Originally published at Kveller.
This year I’m working toward a particular type of forgiveness for the High Holidays. I am too hard on myself for not being born a Jew.
As a convert, it’s inevitable that now and then you will get caught red-handed. Something comes up and it’s uncomfortably clear to all parties involved. There are certain facts, for me usually regarding anti-Semitism, that those born Jewish seem to know by osmosis—Hugo Boss manufactured Nazi uniforms, Deutsche Bank lent Hitler the money to construct Auschwitz, etc.
And then there’s some kind of codified list of anti-Semites that every born Jew knows. No matter how much I brush up, I still seem to miss fairly prominent anti-Semites. This not knowing mortifies me.
The most ego-scalding incident happened a few years after I’d converted. My husband and I took a trip to Maui, out to the wild coast of Hana. After relaxing for a day or two, I was curious about activities besides spa-ing and swimming. Lo and behold, Charles Lindbergh was buried in a churchyard a few miles down the road. Going to pay our respects to Mr. Lindbergh for his aviation derring-do seemed like a fun idea. I proposed it to my husband who was like, “Eh.”
Not to out my husband, but he’s a bit of a crank. It’s not unusual for him to nix something for some reason that I may or may not understand. If he doesn’t spell it out when he’s expressing his disinterest, I usually just plow right over him, using my enthusiasm to get him moving toward doing the thing I want. I can only assume this is how we ended up at Lindbergh’s grave.
Lindbergh’s grave rests on one the loveliest places on earth. Palapala Ho’omau Church has been nestled amidst the lush, Hawaiian jungle and bordered by steep cliffs over the Pacific since the 1850s. Lindbergh’s grave marker rests flat to the ground towards the edge of the cemetery. I stood by it saying a silent prayer when I noticed my husband was coming nowhere near. I called to him, asking if he wanted to come see the grave.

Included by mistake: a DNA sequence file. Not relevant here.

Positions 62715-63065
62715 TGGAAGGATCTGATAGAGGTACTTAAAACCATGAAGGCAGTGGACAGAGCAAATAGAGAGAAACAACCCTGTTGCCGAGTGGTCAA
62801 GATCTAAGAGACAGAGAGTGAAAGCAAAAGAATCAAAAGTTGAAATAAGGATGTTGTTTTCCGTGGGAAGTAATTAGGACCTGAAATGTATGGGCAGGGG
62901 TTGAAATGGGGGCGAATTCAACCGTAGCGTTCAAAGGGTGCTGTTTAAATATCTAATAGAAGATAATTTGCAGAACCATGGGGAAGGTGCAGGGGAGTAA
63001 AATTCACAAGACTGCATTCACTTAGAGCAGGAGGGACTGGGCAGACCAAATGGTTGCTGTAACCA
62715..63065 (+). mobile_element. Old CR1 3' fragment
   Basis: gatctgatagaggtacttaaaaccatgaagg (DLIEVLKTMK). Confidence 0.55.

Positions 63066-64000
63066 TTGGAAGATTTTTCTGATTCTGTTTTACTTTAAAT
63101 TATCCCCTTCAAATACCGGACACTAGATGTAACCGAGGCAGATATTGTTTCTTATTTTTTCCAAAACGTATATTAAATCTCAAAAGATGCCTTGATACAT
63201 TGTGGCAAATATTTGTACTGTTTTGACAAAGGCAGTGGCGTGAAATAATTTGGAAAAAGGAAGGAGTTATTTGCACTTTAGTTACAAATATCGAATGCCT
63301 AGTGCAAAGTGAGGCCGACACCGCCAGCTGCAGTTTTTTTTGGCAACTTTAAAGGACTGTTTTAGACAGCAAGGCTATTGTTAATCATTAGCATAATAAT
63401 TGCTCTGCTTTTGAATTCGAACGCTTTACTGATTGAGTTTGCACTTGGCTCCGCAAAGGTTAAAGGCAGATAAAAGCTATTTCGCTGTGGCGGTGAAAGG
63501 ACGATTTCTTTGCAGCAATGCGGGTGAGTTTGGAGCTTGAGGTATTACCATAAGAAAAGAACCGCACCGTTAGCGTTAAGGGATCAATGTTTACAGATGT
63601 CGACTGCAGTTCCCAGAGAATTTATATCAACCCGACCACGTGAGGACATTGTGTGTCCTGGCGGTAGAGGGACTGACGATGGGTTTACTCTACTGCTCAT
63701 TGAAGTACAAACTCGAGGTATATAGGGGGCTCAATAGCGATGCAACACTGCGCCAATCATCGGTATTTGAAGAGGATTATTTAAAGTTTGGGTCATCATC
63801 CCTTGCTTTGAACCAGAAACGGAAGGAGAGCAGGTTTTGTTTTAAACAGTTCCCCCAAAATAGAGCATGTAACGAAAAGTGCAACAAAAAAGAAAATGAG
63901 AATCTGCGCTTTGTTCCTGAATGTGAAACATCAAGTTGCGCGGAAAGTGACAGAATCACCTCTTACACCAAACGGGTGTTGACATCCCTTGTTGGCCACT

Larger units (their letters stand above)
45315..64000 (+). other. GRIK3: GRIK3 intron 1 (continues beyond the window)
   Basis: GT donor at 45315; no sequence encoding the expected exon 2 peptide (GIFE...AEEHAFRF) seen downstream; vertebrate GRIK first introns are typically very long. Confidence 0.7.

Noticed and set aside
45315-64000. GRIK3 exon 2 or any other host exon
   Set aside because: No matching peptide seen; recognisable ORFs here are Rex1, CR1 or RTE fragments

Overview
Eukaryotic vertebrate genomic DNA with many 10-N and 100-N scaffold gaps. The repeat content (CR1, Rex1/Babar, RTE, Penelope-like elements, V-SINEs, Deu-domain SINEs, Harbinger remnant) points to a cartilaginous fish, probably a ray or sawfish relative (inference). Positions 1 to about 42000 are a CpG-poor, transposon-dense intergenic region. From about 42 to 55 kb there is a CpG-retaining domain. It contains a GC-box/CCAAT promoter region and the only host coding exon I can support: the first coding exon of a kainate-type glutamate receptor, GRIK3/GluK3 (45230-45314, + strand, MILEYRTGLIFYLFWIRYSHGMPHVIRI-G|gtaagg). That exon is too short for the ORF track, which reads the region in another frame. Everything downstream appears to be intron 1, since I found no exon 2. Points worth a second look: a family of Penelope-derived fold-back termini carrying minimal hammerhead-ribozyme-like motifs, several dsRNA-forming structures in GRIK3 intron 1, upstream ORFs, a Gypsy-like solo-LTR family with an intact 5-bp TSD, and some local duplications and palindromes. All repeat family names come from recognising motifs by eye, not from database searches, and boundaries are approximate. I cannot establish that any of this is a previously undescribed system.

Him: “Um, no.”
Me: “Why not?”
Him: “You know Lindbergh was an anti-Semite, right?”
Me, bristling: “No. No. I didn’t know that.”
Embarrassment and shame at having prayerfully fawned over his grave covered me like a wet blanket. Then I got angry and defensive. “What? How can that be? He’s so famous! If Lindbergh was an anti-Semite I’d know.”
My husband replied, “Look it up. I don’t give a shit about Charles Lindbergh.”
You know, the list does exist. Just Google “famous anti-Semites.” Old Lindy is right there, along with Coco Chanel, Winston Churchill, and Walt Disney. I actually check the list every so often to reduce my chances of getting caught again. And, it’s been a while since I’ve had a bout of that shameful feeling.
But, a couple of weeks ago? Oof. A doozy. My husband and I were in the car and drove by an electric red corvette, followed by a vintage Volkswagen Beetle convertible in powder-puff blue. I off-handedly said that I’d rather drive around in the cute VW than the corvette.
My husband sputtered, “You can’t drive a Beetle!”
Me: “What? Why not?”
Him: “That was Hitler’s car.”
Me: “WHAT?! Wait. You owned a Volkswagen.”
Him: “Yeah, but not a Beetle. The Bug was Hitler’s idea, you know. He wanted Volkswagen to make a ‘people’s car’ so that’s what they came up with. There are pictures of him sitting in one.”
Me: “What in the ever-loving #*$&*@!?”
Yet again, something so basic and I was in the dark. I, again, felt humiliated by the convert’s curse. How in the world would I have avoided not knowing that fact? Read more Holocaust and WWII material? Intense Jewish training? Shadow my rabbi?
I’m clearly being ridiculous. I’m holding myself to an impossible standard. I will never have the education of a born Jew. This lack of knowledge doesn’t make me a bad Jew. I need to forgive myself. After all, these “gotcha moments” are chances to learn. How often are we, as adults, shocked by something we don’t know? Not that often. So, I’ll vow to forgive myself and wait for the next time that I’m caught unawares. Given the way things go, it will probably happen before we seal the book on Yom Kippur.